Swedish Medical Center New Swedish/Issaquah ER And Specialty Center To Focus On Community And Patient Needs

ISSAQUAH, Wash., Feb. 24 /PRNewswire/ -- On Monday, March 1 at 8 a.m. the new, $20 million Swedish Medical Center/Issaquah Campus Emergency Room (ER) and Specialty Center will open and begin caring for its first patients. The overriding goal of the new facility is to provide for community needs in a way that offers the best possible experience for patients and their families.

The 55,000-square-foot facility, which is located at 2005 N.W. Sammamish Rd. in Issaquah -- across from the entrance to Lake Sammamish State Park -- will feature a community-based ER built to hospital standards and staffed by board-certified emergency physicians, emergency trained nurses, ER technicians and support personnel.

"We're proud to bring emergency treatment to Issaquah," said Kevin Brown, the Swedish vice president in charge of expanding the medical center's Eastside services. "When we began studying the medical needs of the Issaquah area two years ago, we were told by residents and community leaders alike that the most critical need was emergency services close to home. With the community's growth and the increasing traffic congestion between here and Bellevue or Seattle, we decided to build a state-of-the-art ER in Issaquah."

Deputy Chief Wes Collins of Eastside Fire and Rescue said, "This is the type of facility we've wanted in this community for some time. We can get our patients treated, and we can get [our ambulances] back to our service area much faster."

The new Swedish facility also houses a Specialty Center, which features a state-of-the-art medical imaging center (complete with the latest in MRI, CT scan, X-ray and ultrasound equipment), a full-service clinical lab, clinic space for primary-care and specialty physicians, as well as a comprehensive sleep lab. The ER, medical imaging center and clinical lab will remain open 24 hours a day, seven days a week.

The ER can treat patients with problems requiring immediate and specialized attention, including potentially life-threatening conditions. This may include abdominal pain, severe cuts and burns, broken bones, sports injuries, allergic reactions, food poisoning, work-related injuries and others.

"This ER will be unique in the way it focuses on the patient experience," said John Milne, M.D., president of the Eastside Emergency Physicians group, which will staff the ER. "At most ERs, the patient must fill out paperwork in a reception area and then wait there with other patients until a treatment room becomes available. At the new Swedish/Issaquah ER, patients will be ushered into a treatment room immediately, with paperwork and other details taken care of later."

The ER will have 14 beds for treating emergency patients and three observation rooms for patients who require diagnostic observation, treatment and follow-up. The ER has the only built-in decontamination system on the Eastside, which will allow clinicians to better respond to treating patients involved in chemical spills, bioterrorism events, etc. Some rooms can even be programmed to have a negative airflow in order to contain contaminants or accommodate patients with respiratory disorders or those with compromised immune systems.

"The ER will be the most technologically advanced in the state," said Brynn Karch, M.D., F.A.C.E.P., managing physician of the Issaquah facility and CEO of Eastside Emergency Physicians. "Among the advances it will feature are new systems for electronically registering and tracking patients."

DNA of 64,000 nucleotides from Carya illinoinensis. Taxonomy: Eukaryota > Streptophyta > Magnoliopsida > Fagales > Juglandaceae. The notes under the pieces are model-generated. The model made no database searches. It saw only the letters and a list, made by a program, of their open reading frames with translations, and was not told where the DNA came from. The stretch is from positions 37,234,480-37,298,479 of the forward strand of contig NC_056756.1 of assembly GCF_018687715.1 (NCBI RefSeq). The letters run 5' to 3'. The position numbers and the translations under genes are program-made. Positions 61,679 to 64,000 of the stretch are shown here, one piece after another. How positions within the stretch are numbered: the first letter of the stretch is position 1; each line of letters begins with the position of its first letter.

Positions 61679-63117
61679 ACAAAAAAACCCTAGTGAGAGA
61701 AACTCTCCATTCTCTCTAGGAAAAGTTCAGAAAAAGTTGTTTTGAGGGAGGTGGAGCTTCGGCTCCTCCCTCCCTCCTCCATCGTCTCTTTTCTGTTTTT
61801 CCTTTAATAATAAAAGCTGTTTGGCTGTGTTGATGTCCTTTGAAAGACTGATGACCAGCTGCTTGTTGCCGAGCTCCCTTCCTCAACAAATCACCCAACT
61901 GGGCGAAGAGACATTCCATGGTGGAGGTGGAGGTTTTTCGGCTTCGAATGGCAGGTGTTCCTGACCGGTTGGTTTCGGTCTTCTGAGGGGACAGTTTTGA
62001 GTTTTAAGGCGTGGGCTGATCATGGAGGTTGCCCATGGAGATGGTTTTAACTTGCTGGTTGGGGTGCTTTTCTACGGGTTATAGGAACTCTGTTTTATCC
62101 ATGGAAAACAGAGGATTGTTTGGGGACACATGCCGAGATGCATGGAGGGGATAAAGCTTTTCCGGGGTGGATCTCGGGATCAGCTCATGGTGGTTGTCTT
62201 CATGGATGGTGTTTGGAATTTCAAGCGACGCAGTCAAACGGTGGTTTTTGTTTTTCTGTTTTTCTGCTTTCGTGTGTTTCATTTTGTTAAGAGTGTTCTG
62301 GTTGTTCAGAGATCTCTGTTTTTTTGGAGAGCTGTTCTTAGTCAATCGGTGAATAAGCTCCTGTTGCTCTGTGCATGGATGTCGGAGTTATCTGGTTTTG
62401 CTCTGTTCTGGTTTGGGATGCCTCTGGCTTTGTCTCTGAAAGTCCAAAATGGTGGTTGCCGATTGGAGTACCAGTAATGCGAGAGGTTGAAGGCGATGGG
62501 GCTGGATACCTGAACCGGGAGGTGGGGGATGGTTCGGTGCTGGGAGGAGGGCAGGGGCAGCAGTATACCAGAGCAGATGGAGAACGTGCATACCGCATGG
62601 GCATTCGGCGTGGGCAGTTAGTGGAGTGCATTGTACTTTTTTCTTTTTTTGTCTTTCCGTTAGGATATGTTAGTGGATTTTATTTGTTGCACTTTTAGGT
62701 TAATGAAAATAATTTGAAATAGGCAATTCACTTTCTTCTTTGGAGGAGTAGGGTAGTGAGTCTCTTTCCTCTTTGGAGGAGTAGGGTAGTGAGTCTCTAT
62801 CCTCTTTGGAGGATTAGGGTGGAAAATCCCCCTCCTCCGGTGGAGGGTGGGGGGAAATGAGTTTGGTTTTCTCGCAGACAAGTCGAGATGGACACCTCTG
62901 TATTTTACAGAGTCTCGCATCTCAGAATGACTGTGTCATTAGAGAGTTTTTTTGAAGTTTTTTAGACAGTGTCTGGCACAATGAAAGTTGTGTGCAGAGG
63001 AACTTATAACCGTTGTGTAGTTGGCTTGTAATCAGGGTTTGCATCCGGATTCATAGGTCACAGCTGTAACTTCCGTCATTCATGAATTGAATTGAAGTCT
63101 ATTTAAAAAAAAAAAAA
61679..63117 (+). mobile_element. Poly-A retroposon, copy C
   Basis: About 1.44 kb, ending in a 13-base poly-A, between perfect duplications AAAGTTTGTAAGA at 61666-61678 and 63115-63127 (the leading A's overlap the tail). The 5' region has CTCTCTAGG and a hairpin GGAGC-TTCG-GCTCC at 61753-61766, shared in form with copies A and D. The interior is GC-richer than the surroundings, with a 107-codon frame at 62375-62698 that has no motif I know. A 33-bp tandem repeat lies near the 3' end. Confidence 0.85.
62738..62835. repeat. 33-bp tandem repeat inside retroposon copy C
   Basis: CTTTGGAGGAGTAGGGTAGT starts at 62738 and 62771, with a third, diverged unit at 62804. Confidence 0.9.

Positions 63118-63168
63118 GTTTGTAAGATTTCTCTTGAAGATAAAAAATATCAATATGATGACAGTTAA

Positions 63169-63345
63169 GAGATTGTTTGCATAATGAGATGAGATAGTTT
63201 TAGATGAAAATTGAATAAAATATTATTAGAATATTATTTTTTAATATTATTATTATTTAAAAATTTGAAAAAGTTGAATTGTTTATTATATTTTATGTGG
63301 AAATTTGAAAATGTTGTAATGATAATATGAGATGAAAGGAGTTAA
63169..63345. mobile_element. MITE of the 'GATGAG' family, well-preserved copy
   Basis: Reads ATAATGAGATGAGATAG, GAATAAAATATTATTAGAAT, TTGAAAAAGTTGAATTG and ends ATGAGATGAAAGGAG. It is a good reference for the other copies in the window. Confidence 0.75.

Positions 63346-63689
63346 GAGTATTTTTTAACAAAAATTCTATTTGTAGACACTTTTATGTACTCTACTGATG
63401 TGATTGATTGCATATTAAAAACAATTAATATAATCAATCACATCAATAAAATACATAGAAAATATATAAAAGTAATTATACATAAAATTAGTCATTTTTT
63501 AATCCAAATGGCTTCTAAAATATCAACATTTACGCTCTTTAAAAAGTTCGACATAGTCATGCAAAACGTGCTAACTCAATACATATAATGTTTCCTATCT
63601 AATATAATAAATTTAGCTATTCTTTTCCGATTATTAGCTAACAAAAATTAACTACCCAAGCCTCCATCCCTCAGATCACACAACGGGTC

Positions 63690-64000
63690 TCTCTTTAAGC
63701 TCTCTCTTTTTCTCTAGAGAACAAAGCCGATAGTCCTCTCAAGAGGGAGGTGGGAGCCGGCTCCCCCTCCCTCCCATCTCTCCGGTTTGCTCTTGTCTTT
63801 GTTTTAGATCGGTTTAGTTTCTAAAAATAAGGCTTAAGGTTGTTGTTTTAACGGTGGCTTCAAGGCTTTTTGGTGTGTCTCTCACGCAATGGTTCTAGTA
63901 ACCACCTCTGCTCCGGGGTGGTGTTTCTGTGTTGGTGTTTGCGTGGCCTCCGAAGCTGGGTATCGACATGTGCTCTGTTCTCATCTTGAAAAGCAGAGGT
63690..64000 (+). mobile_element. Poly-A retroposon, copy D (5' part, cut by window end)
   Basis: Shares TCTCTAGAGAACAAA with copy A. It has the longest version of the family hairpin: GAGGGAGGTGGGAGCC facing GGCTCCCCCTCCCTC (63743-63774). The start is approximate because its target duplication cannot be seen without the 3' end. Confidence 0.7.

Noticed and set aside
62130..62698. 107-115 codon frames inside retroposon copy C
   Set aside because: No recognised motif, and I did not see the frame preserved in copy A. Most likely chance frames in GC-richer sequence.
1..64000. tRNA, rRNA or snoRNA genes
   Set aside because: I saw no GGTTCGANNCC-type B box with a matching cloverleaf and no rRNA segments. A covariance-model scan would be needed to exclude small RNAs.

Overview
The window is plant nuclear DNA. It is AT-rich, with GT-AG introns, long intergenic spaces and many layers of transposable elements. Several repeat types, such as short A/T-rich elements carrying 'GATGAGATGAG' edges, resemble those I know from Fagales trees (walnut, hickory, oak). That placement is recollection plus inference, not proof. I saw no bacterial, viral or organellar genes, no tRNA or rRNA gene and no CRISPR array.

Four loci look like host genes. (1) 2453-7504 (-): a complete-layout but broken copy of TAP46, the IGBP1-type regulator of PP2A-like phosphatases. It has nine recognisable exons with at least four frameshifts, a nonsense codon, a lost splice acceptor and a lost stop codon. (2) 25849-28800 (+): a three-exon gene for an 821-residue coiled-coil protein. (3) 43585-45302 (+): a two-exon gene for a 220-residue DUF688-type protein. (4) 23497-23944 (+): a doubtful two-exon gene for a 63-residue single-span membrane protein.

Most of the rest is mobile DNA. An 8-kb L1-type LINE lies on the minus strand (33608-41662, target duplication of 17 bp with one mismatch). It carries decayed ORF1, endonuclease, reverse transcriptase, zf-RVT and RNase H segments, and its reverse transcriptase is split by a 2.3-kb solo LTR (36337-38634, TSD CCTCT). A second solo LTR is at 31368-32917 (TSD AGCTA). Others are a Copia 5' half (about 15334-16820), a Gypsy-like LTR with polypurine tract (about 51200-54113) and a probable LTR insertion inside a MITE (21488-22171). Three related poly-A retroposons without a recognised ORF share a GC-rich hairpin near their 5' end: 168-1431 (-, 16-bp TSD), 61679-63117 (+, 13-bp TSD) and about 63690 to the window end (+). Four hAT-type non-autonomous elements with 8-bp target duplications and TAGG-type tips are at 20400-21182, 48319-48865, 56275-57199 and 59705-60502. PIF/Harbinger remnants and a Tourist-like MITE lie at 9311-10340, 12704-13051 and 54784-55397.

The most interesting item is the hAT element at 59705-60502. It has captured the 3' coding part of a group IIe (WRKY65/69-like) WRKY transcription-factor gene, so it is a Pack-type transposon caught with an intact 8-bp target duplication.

The ER will also have the first commercial use of Microsoft InfoPath. Using InfoPath technology, LYNX Medical Systems designed the software to allow Swedish clinicians to create, access and update patient records from anywhere in the complex using a Tablet PC or PDA. They can also use this software tool to order lab studies, monitor the conditions of multiple patients and view nursing reports.

"The most important thing to us is how the patients experience their care," said Kathleen Emde, R.N., M.N., C.E.N., clinical-care manager for the facility. "Visiting any ER can be a frightening experience. We intend to remove as much uncertainty and discomfort from the environment as we possibly can."

The new $20 million Swedish Medical Center/Issaquah Campus ER and Specialty Center was designed by Callison Architecture and built via general contractor Sellen Construction with project-management assistance from Trammell Crow Company. It represents a major step in developing the Swedish Medical Center/Issaquah Campus, which will eventually include a 175-bed hospital in Issaquah if the State Department of Health approves Swedish's proposal. There will be a public hearing on that proposal at 10 a.m., Monday, March 7, at Trinity Lutheran College Auditorium in Issaquah (4221 228th Ave. S.E.).

Swedish Medical Center is the largest, most comprehensive, nonprofit health provider in the Pacific Northwest. It is comprised of three hospital campuses (First Hill, Providence and Ballard), Swedish Home Care Services and Swedish Physicians -- a network of 11 primary-care clinics. In addition to general medical and surgical care, Swedish is known as a regional referral center, providing specialized treatment in areas such as cardiac care, oncology, orthopedics, high-risk obstetrics, neurological care, sleep medicine, pediatrics, organ transplantation and clinical research. For more information, visit http://www.swedish.org/.

Swedish Medical Center

CONTACT: Ed Boyle, +1-206-386-2748, or pager, +1-206-405-6482, ored.boyle@swedish.org, for Swedish Medical Center

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